Opinion

The Great Debate

It’s not the economy, stupid!

Tonight’s debate could be the most negative presidential debate ever. That’s because the best thing each candidate has going for him is negative opinion of the other guy.

This election was supposed to be a referendum on President Barack Obama. That’s what usually happens when an incumbent is running for re-election. Sometimes the incumbent is popular enough to win re-election (Ronald Reagan in 1984, Bill Clinton in 1996). Sometimes he’s not (Jimmy Carter in 1980, George H.W. Bush in 1992).

The biggest single factor determining the incumbent’s popularity is the economy: good in 1984 and 1996, terrible in 1980 and 1992. By that standard, Obama should be in deep trouble. That’s the big surprise this year. He’s not.

If Obama were running against himself this year, he would lose. But he’s running against Mitt Romney – and that is a race he can win.

He can win because Democrats have managed to frame the election as a choice – not a referendum. It’s not just “keep Obama or fire him”. It’s “keep Obama or hire Romney”. And the simple fact is, most voters don’t want to hire Romney.

This economy could be as good as it gets

A familiar refrain that was popular in the early 1990s is making a comeback during the great recession of 2008-2009, which has rocked the economy and labor market for more than five years: Is it possible that the children of this generation will not be as well-off as their parents? The labor market has been hobbled. The duration of unemployment has reached unprecedented levels, and it is now the case that unemployed workers in certain age groups face the prospect of never being employed again. If all of this sounds grim (and it is), consider the possibility that this may be as good as it gets.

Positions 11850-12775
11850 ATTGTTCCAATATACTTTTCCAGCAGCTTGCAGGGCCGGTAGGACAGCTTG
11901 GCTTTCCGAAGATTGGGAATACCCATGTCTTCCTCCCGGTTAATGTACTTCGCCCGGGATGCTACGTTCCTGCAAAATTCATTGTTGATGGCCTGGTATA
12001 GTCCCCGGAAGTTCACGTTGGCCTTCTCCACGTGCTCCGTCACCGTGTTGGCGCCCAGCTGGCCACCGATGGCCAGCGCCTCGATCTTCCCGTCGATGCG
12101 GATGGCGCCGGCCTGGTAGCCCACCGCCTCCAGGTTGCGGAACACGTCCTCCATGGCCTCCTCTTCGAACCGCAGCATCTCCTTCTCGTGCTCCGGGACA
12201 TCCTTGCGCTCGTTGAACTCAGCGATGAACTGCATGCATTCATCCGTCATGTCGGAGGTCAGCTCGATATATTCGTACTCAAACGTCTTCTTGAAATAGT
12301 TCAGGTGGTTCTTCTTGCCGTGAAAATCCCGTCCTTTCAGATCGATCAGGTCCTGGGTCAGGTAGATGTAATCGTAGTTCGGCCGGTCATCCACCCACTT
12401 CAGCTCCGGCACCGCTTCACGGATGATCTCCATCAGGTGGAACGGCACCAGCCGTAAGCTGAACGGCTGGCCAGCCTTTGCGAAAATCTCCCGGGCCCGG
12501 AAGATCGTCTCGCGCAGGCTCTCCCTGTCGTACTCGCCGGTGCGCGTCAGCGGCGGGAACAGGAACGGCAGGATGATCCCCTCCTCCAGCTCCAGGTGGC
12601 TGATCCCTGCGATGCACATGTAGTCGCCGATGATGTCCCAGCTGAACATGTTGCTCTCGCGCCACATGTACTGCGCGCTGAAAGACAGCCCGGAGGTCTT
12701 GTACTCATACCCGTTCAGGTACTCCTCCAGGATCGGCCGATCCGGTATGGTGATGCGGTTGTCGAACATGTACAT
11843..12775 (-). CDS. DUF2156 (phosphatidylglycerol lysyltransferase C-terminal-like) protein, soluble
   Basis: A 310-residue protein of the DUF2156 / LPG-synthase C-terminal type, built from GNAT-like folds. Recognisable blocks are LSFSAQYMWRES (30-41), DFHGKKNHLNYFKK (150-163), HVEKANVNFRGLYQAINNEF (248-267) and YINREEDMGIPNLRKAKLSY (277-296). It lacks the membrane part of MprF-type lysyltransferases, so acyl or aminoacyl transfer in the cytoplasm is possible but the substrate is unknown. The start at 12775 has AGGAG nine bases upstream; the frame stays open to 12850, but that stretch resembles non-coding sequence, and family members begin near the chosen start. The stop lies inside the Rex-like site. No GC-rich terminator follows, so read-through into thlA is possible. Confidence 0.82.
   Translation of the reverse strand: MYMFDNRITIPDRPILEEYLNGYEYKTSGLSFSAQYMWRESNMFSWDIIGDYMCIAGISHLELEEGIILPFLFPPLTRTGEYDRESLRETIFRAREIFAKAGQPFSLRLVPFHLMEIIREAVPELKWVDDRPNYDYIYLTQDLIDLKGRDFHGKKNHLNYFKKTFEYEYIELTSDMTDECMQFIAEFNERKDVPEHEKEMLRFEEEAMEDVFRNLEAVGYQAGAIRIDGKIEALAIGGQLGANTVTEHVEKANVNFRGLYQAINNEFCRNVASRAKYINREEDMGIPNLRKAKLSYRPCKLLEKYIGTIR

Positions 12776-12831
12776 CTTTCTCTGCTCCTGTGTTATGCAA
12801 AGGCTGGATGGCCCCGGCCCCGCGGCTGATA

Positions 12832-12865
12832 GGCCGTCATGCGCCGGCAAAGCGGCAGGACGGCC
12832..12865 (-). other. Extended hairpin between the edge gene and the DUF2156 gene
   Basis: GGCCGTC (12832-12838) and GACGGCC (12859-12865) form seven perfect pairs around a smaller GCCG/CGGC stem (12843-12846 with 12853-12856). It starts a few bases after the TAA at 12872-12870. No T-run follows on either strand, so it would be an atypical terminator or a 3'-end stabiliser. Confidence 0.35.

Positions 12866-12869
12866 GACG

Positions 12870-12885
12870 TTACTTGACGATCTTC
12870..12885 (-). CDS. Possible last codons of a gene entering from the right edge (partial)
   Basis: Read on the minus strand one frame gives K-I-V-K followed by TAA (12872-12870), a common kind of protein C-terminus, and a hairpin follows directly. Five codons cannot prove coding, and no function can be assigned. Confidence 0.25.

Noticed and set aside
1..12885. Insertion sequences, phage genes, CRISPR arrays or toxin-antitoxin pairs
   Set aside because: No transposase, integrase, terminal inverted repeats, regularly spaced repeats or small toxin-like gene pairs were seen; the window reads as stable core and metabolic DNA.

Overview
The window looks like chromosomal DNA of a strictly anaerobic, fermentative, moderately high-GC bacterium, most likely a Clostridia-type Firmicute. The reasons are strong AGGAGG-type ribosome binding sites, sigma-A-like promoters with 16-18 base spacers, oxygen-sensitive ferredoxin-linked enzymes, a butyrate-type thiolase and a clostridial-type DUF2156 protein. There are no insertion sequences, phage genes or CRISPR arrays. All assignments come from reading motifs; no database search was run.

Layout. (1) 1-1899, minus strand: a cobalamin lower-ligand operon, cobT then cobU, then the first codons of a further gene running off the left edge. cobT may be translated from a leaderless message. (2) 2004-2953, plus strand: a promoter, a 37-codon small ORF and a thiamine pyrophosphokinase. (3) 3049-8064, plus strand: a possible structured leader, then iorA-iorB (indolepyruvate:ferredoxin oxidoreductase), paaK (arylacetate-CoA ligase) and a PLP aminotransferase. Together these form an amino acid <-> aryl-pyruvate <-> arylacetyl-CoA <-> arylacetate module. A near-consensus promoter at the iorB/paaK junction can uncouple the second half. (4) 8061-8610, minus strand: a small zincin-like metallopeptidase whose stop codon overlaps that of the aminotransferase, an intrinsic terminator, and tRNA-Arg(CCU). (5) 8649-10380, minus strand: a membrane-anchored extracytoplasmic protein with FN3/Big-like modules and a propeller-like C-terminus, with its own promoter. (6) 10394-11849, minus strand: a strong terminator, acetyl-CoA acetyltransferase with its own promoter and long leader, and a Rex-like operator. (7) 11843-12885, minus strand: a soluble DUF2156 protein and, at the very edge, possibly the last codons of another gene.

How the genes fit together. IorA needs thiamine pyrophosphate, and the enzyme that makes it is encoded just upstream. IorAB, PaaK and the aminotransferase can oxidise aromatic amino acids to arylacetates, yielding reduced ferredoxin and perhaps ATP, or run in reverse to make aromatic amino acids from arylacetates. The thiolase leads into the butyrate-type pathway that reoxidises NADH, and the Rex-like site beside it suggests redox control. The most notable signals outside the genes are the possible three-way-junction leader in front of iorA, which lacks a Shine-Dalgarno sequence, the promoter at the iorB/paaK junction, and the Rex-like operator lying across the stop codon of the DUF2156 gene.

It is true that the depth of the recession and the current sluggish recovery are much different than anything we have seen since the Great Depression. But rather than look at the current recession in comparison with previous U.S. recessions, consider its comparison with Europe. The events in Europe that sent crippling shockwaves through much of the world might be of such a magnitude that the current speed of the recovery is fast enough. The current downturn is unusual because it was triggered by a large common shock, rather than the idiosyncratic components that usually put individual countries into a recession. We don’t have a lot of experience with such shocks, so it may be useful to look across countries to see how others have fared.

The U.S. economy accounts for about 22 percent of world GDP; the European Union is about 25 percent. The figure below from Europeansnapshot.com compares the 2008 recession and recovery in the U.S. with those in the major economies of Europe. First note that the size of the contraction was much steeper in Germany, the UK and Italy, whose economies fell roughly 6 percent from their peak. In the U.S. it was more like 4 percent. But note as well that the recovery in the U.S. has been steady compared with these countries. All except Germany appear to be headed back into recession.